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The wonder of the M4 Motorway

From its Easterly end at Junction one Chiswick in West London to its Westerly counterpoint in Pont Abraham  Junction forty nine in South Wales the one hundred and eighty nine mile long M4 provides a vital service to the UK. It links the capitals of Cardiff and London whilst taking in some of the most populated, employment heavy and industrialised towns in the country namely Slough, Swindon, Swansea, Newport and Reading.

 It also provides an interchange link to the M5 motorway for the South West and Midlands plus an access to the clockwise and anticlockwise routes of the M25. It is a vital route for Same Day Courier Manchester companies like All about freight.  It is the only motorway to feature a twin bore tunnel, in the Brynglas Hill section at Newport in Wales, plus it has the huge Prince of Wales Bridge or the Second Severn Crossing spanning the River Severn.

The road from Wales to London had been muted for a long time. Most of the country’s best quality coal was being produced by the South Wales fields and the transportation of this was not just reliant on rail. The road that was used, and which the M4 closely follows is the A4. This route goes through many towns and villages. For speed it was proposed that a new faster multilane road be built. 

The ground work was laid out in the nineteen thirties, but the cost and War years meant that construction did not start until 1956 when the Minister for Transport declared that there would be a major set of road improvements. The first stage was the Chiswick flyover, though this was not deemed a motorway originally. This was created to reduce the amount of traffic going through Chiswick and allowing this traffic to access the heart of the city or out into the countryside unimpeded.

A south Wales without the M4 is now unthinkable. It enables the economy to operate. It has become entrenched in the physical and mental landscape. The time before it, a time of congestions and long journeys, a time not really that long ago, has been unremembered. Before the motorway, the chief route into England from south Wales was the A48. It ran from Gloucester to Carmarthen and went through the centres of Cardiff, Newport and Swansea.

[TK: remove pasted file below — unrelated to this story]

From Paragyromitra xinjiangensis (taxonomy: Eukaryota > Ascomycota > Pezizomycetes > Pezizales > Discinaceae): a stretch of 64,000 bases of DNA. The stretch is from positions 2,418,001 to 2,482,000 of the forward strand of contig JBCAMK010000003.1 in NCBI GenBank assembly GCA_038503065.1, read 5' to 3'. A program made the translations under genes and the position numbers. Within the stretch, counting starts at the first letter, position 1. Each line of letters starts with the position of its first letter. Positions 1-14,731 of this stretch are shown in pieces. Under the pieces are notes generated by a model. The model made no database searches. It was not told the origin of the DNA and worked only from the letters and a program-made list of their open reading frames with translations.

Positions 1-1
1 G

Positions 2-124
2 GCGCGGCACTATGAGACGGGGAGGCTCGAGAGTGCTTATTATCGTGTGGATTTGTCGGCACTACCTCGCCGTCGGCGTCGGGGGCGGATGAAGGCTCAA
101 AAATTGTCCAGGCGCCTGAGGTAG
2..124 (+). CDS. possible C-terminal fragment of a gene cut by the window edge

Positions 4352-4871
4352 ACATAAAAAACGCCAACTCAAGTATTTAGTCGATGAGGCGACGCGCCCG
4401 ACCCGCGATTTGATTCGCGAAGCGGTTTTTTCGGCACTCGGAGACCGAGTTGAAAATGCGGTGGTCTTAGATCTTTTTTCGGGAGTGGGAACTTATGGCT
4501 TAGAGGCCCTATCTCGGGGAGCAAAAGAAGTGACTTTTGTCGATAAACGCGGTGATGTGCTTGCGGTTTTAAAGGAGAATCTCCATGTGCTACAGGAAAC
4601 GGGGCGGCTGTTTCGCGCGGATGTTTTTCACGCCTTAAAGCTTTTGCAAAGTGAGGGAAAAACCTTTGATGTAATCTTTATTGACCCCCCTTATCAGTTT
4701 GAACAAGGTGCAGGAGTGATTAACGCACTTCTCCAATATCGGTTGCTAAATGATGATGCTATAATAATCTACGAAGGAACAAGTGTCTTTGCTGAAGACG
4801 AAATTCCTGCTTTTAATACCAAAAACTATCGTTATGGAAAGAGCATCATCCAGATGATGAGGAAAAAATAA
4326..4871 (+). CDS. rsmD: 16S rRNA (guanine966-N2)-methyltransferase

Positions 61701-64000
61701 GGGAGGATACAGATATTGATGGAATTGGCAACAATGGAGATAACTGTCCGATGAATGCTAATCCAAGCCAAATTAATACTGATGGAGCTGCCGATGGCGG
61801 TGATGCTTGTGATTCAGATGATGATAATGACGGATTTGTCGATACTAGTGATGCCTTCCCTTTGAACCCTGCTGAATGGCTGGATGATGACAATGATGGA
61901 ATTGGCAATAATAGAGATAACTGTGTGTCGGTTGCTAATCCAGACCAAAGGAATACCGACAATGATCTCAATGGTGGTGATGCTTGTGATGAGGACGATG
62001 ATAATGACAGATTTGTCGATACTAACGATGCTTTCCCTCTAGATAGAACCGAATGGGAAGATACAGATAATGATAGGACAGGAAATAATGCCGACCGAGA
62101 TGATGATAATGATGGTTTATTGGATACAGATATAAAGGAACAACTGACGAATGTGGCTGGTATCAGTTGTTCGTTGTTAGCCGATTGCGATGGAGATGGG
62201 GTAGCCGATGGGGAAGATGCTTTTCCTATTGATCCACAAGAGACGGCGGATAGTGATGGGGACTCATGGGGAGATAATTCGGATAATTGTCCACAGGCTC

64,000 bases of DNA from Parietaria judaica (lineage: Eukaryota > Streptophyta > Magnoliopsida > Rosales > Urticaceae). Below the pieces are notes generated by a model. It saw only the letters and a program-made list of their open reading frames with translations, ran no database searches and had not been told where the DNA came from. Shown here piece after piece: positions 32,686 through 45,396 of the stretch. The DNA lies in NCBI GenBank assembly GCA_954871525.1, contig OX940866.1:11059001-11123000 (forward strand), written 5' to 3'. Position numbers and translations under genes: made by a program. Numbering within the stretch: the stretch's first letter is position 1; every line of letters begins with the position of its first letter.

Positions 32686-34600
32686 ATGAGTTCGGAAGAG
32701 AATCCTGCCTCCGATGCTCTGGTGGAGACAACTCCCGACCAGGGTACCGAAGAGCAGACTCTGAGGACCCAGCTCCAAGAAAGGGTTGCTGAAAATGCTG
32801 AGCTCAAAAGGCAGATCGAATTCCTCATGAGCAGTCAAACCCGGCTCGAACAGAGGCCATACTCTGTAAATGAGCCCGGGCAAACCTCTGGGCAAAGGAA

Building a motorway was not fast and it was not until 1966 that the 4.5 mile A48 (M) started. It slashed the journey time between Swansea and Cardiff by twenty minutes. For those who were not having to determine living beside the motorway, it was tough not to be influenced by how it ran over the town on 45-foot-high shining white solid pillars.

The next section was the Maidenhead bypass in 1961 followed by the opening of junctions one to five in 1965. The next section to be built was the Newport junction eighteen, with the first Severn crossing that now makes up the M48. The A48 is the road that the M4 follows and replaces as the main route on the Welsh side. There was then, over the next ten years, a slow and steady continuation of the motorway along the Thames valley with the English section completing in 1971 with the opening of the Maidenhead to Swindon part. 

The original plan was for the motorway to terminate and switch back to the A48 dual carriageway just after Newport, but after pressure from the Welsh Assembly the Motorway extended into Carmarthenshire to take in Cardiff and Swansea plus Port Talbot. The road was finally finished in 1993 with the second crossing opening in 1996.
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